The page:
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Small Banks Still Have Growth Opportunities
Edmond Olejniczak III, an associate in the investment-banking firm of Donnelly, Penman, French, Haggarty & Co., believes the current environment in West Michigan does offer opportunities to small banks.
He sees three general trends in community banking: in operations, in capital raising, and in merger and acquisition activity.
The Fed lowering of the interest rate 11 times this year has effectively compressed banks’ margins. On the operational side, Mercantile Bank, for instance, has responded to that by introducing new lines of business and a wider array of fee-based services, Olejniczak pointed out.
As to funding growth, raising capital in a soured economy is tough, and small banks may have to look to the more seasoned bank investors, he said. The sophisticated investors who are in it for the long term might be more willing to put up the money to fund growth initiatives.
Acquiring or merging with another small bank is always another growth maneuver, and Olejniczak sees a “reawakening” in this market in that respect. He points to the recent announcement of the Macatawa Bank and Grand Bank merger as an example of two companies combining their synergies and customer bases to grow.
“We may see more of these synergistic mergers,” Olejniczak predicted. “Banks that choose not to do anything will fall behind.”
Sridhar Sundaram, an associate professor of finance at Grand Valley State University’s Seidman School of Business, said banks are in very good shape but he is concerned about the condition of businesses coming out of the recession.
“That will be very important for the banking industry, simply because their level of borrowing would increase and you would expect to see more business on the wholesale and commercial level. Their performance is going to be indicative of how businesses start to pick up after the recession.”
Another concern, he said, is that layoffs continue and growth in the number of personal bankruptcies could start to have a significant impact on smaller banks.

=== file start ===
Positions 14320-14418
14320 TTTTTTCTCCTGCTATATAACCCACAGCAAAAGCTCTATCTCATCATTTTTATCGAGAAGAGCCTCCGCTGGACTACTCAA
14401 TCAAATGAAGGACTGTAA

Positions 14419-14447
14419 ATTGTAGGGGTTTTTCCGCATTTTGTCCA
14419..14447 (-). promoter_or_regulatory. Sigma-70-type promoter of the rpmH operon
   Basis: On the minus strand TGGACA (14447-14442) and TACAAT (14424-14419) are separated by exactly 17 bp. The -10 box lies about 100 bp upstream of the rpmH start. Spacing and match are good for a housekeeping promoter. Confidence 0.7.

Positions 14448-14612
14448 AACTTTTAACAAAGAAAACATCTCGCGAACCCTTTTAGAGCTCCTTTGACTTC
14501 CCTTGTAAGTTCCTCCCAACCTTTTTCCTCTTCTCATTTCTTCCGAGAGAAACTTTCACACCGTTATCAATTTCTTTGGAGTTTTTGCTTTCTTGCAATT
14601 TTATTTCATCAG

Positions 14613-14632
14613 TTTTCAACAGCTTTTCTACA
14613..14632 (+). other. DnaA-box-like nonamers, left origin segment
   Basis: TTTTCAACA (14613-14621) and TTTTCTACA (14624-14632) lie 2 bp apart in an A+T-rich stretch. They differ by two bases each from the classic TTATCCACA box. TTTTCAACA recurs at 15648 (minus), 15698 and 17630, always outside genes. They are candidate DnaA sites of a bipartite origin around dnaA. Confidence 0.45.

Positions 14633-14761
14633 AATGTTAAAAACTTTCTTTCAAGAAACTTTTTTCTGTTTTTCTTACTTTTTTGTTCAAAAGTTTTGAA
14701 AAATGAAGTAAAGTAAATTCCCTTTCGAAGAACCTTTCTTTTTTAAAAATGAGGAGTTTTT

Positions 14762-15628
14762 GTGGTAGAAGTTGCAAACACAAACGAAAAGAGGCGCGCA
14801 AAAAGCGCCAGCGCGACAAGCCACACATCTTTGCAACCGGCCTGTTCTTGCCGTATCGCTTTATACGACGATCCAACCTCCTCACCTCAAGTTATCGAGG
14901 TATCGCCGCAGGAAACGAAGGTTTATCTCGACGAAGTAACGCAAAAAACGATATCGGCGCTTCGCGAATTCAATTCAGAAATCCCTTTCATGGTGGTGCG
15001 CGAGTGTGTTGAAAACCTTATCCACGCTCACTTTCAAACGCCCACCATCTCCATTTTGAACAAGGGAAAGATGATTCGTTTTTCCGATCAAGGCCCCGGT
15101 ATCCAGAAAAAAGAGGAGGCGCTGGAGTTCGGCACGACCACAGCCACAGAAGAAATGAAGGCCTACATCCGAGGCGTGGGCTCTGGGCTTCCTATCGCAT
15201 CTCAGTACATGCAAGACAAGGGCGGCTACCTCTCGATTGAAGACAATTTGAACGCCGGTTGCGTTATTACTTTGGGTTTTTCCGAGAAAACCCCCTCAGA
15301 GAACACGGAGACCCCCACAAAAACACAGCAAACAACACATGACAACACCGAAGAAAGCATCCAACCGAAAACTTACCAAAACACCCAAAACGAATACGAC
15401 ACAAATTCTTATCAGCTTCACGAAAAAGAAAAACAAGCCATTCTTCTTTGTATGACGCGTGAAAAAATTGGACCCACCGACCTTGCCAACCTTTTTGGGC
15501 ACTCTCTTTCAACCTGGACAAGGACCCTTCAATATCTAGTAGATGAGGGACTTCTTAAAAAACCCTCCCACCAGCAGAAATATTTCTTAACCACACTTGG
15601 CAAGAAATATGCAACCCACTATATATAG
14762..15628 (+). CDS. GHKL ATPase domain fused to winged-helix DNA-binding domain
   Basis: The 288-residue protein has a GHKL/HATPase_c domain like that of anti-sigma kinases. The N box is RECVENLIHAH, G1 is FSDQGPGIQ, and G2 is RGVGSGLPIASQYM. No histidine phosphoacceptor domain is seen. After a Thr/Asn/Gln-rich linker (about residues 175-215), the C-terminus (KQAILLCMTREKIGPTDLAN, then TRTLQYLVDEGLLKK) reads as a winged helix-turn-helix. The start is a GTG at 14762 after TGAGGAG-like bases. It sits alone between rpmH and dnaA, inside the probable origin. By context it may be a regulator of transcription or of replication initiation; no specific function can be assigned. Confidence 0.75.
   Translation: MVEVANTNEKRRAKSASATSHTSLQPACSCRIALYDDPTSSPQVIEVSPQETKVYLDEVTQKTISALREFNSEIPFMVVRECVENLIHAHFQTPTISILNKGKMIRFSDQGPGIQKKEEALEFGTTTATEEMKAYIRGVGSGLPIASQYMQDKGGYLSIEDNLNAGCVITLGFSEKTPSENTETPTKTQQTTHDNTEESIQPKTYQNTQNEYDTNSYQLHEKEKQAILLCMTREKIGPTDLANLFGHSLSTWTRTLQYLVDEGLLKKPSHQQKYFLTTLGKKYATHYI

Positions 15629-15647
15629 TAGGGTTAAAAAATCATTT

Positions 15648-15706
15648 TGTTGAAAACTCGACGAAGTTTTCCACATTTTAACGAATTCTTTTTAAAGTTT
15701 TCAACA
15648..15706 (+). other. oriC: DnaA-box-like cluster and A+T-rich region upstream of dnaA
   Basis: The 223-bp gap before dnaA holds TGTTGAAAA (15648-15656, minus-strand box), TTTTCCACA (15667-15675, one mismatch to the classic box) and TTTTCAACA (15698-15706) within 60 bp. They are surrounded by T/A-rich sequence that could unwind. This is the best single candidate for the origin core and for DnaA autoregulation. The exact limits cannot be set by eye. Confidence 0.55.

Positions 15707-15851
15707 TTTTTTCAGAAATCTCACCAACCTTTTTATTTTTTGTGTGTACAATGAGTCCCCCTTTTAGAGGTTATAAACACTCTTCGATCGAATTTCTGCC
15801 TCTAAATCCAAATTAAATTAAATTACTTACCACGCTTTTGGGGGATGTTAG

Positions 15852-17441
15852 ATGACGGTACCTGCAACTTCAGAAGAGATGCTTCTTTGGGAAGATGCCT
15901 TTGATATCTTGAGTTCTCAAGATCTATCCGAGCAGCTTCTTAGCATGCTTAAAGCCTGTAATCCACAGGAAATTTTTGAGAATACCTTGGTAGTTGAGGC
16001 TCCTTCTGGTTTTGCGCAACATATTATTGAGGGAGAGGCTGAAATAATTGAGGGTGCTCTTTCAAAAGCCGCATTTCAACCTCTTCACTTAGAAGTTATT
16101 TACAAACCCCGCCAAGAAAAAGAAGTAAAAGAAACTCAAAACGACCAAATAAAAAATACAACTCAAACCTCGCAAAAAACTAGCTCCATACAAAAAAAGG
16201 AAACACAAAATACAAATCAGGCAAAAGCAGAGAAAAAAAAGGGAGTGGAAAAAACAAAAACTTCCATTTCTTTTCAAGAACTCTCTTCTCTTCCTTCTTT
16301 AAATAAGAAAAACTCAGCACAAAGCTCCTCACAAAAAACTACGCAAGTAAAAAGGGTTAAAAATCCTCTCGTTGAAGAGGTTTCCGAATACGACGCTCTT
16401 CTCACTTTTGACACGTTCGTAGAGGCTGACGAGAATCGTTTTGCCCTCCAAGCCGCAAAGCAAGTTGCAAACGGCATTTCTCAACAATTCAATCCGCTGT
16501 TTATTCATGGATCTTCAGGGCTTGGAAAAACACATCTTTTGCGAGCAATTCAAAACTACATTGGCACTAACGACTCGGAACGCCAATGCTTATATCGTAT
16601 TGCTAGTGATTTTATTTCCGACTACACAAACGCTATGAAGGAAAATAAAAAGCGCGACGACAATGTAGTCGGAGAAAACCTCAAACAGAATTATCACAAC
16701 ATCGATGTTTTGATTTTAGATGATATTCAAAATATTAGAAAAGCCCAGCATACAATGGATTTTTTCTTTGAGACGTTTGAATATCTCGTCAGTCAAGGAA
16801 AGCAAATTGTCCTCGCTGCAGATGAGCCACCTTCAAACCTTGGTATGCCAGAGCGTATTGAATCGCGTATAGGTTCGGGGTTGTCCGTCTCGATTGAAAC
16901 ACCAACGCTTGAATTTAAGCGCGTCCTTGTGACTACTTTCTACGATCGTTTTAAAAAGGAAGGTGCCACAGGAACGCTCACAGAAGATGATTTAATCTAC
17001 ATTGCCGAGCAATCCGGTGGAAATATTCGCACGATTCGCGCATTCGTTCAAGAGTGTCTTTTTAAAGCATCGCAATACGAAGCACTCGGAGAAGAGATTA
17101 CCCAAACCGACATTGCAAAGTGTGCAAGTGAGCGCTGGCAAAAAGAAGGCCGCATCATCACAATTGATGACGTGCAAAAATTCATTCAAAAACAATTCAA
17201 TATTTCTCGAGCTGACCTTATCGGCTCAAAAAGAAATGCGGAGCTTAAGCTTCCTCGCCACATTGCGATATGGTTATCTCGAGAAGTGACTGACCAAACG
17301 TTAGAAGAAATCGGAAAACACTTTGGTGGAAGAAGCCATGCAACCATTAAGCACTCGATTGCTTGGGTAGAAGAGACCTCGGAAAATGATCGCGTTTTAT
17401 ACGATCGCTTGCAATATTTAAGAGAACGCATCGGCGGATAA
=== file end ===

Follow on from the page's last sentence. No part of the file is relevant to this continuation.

But the local banks have really gotten a boost with all the real estate refinancing activity of the past few months, fueled by the Fed’s series of cuts in short term interest rates.
“They’ve been overwhelmed by the amount of business they have had on the refinancing side and that has really helped them a lot as far as generating income and keeping their mortgage business very prosperous.”
Opportunity still exists to prudently grow small banks in the West Michigan market, said Michael Moran, executive vice president of Capital Bancorp Ltd. The firm is a Lansing-based bank holding company that operates as a bank development company.
“We continue to do a lot of very basic blocking and tackling to build the business,” he said.
Capital Bancorp has established 27 community banks in six states, 11 of them in Michigan. Five are West Michigan affiliates.
“We’re not only proud of what our affiliates have accomplished in their markets, but we’re also optimistic about the opportunities that lie ahead,” Moran said.
“I think there’s a continuation of dislocation that has been caused by the big bank mergers as well as a sense of customers being disenfranchised with many larger organizations.
“There are some larger banks that do an excellent job on the customer service front but these mergers typically do cause quite a bit of dislocation and upheaval.”
Like other companies, he said, Capital Bancorp is closely monitoring the economy, watching for the first signs of a recovery.
Moran said the 2002 hurdles for community banks are much the same as for any other business: maintaining strong cost controls and solid asset quality, and dealing with the economic uncertainty.
The banking industry in general remains very healthy, and banks, particularly in the central part of the U.S., will enter 2002 in “tremendous shape,” said Joseph Stieven, director of financial institution research for Stifel, Nicolaus & Co. Inc. Their asset quality remains exceptionally sound, earnings are good and capital is strong, he said.
“The growth in banking will ebb and flow a little bit with the economy,” he noted. “When the economy is slow, growth is slow; that’s just part of the cycle. The fact that growth has slowed on the asset side of the balance sheet shouldn’t surprise anyone to any extent.”